A couple things: first it would be valuable to know the vertical velocity component at the time of water impact. I have seen many comments to the effect that water will behave "like a solid" on impact, but ISTM that needs to be qualified by the impact energy in the aircraft. Second is that it would be valuable to know the forces on the flight crew during the upset. We assume the crew could execute various actions, but things like high G loading or vibration could reduce or eliminate the ability of the crew to evaluate and react to whatever inputs they were getting. Since it appears there is good data from both CVR and FDR we should have plenty of data to work with.

Walrus

Firstly, commercial jet aircraft generate their performance by cruising very close to the speed of sound (>0.9 Mach) at altitude, any sudden upset can produce catastrophic results.

Secondly, these aircraft are designed NOT to stall, ever, because the recovery of those aircraft is not guaranteed under most conditions, even the application of full power, etc.

Thirdly, my opinion, and I think now of an increasing number of pilots and operators, is that Airbus has been too smart for its own good in applying and implementing its automation philosophy.

To borrow a quote from Pprune.org:

" I think They hit an energy enhancing event (ie updraft etc). the plane reacted by trying to hold altitude, OVERSPED, then pulled up, trimmed up, then gave up and the pilots suddenly were in alternate 2 or direct law and forgot to manually trim nose down - stall.........

................. How many Airbus incidents have had confusion over what the laws were meant to be doing in the control environment? And, yes I have nearly 5000 hours flying the euro version."

To put that another way, when Airbus automation "gives up" the drivers are going to have to be way more experienced than most are, which was reflected in Airbus call for more "stick and rudder" basic training in the aftermath of the Air France Atlantic crash where the confused copilot held full back side controller all the way from 30,000 ft into the water.

---which begs the question of the lethal problem of the side controllers not being mechanically interconnected which means that one pilot can't tell what control inputs the other is applying....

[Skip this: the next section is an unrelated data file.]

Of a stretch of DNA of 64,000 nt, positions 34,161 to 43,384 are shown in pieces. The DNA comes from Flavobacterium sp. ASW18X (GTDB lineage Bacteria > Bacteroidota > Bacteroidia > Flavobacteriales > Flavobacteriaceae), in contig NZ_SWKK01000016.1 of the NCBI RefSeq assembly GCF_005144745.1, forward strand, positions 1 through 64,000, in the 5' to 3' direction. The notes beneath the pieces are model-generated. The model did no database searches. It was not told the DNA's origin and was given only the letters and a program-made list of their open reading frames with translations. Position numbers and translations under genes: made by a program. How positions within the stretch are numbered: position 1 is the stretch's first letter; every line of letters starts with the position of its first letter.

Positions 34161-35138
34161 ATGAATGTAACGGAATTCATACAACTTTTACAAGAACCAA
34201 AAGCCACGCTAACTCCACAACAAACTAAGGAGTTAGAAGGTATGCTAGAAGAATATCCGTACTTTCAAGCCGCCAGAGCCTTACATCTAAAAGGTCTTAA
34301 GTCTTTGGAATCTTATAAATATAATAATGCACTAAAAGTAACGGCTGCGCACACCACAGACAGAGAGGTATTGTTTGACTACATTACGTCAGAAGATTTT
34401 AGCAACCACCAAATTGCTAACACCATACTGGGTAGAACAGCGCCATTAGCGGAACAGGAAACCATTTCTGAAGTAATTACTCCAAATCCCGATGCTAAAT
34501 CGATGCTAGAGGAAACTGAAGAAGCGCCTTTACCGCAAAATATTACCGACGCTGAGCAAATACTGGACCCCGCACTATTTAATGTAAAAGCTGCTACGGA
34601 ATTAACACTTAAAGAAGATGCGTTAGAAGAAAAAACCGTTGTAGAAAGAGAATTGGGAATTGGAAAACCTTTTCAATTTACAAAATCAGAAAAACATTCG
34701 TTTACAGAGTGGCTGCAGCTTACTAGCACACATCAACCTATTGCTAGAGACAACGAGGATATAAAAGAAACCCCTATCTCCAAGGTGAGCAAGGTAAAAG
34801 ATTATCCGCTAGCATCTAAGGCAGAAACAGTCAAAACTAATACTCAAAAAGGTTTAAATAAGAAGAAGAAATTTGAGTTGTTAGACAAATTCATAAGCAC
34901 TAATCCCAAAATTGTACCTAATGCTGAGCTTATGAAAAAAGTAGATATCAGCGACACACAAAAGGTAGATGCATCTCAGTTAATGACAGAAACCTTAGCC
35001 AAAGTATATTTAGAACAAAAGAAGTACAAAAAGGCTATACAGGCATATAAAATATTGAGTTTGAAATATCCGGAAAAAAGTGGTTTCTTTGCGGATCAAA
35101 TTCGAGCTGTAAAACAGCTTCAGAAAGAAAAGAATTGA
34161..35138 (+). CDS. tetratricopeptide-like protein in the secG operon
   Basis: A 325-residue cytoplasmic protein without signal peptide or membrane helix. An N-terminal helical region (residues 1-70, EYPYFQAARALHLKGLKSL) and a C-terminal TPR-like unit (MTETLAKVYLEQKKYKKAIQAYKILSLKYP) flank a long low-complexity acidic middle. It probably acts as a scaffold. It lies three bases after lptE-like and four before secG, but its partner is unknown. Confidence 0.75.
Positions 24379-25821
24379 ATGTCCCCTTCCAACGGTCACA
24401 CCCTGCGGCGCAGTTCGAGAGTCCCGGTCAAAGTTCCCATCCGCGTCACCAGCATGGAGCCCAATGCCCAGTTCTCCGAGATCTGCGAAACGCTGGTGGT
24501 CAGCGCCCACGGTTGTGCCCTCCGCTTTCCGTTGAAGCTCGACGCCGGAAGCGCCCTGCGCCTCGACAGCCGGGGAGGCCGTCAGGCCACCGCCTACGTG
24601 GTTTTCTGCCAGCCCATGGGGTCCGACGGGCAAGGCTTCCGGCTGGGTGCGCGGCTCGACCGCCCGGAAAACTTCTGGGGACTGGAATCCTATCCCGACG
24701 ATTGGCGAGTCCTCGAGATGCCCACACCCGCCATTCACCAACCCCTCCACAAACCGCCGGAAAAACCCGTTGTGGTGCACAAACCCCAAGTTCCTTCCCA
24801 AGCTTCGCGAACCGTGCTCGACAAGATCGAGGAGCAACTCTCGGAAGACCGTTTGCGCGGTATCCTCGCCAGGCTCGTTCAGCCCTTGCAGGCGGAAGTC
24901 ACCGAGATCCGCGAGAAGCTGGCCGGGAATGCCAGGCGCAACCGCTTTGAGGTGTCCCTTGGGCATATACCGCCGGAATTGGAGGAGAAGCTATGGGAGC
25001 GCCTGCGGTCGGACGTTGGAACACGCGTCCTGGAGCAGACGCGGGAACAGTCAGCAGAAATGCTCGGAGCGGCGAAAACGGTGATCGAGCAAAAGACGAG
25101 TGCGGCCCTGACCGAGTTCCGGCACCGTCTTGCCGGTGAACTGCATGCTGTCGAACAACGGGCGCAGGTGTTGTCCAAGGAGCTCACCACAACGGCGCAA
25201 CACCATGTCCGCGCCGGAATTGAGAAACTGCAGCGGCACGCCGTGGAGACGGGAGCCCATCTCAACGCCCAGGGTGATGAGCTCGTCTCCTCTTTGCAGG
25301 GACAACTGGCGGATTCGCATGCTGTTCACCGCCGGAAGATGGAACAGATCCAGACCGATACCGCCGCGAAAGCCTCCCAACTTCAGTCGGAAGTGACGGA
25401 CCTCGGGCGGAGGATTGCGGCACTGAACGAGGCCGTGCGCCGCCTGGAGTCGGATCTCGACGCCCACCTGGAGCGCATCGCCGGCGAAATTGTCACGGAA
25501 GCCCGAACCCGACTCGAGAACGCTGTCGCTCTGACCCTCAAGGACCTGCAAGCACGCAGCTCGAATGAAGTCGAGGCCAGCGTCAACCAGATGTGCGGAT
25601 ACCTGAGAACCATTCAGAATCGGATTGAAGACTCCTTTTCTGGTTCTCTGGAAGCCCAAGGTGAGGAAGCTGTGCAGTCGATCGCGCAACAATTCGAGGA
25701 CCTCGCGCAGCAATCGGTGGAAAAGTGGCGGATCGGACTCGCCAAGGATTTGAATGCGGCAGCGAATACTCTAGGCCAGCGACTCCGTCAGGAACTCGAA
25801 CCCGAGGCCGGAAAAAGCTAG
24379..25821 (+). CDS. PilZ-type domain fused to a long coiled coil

If pilot incapacity to keep ahead of the automatics is identified as one of the causes of this accident, then I suggest you follow this rule: "If its not Boeing, I ain't going". "More automation" is not the answer

turcopolier

walrus

"...these aircraft are designed NOT to stall, ever, because the recovery of those aircraft is not guaranteed under most conditions, even the application of full power, etc." IMO, no technology can be expected to perform perfectly in every circumstance. pl

BabelFish

From my light plane training: A pilot is not a chauffeur. If an air traffic controller asks you to do something that is not advisable, the pilot in the left hand seat (fixed wing) is in command. He/she has the right and responsibility to say something like 'I'm not going into that weather and I am turning back if you can't steer me to a safer route'.

I agree with Walrus' entry. IMO, these unfortunate pilots were 'behind' the airplane, reacting to the latest thing it did and not anticipating it's next move. They probably did not know how to recover their aircraft from a stall, in the conditions that occurred.

The Moar You Know

"IMO, no technology can be expected to perform perfectly in every circumstance."

This is true, and sadly something which aircraft designers (especially the idiots who designed the F22 and F35) have forgotten. However, Airbus is a lot more reliant on some technologies which CAN be, shall we say, somewhat problematic. The fly-by-wire systems are great until they hit a situation that they've not been programmed for. At that point, the airplane is supposed to toss control back to the human pilot. That doesn't always happen correctly, see:

http://en.wikipedia.org/wiki/Airbus_Industrie_Flight_129

Here's two summaries of Airbus "flight law" conditions:

http://www.airbusdriver.net/airbus_fltlaws.htm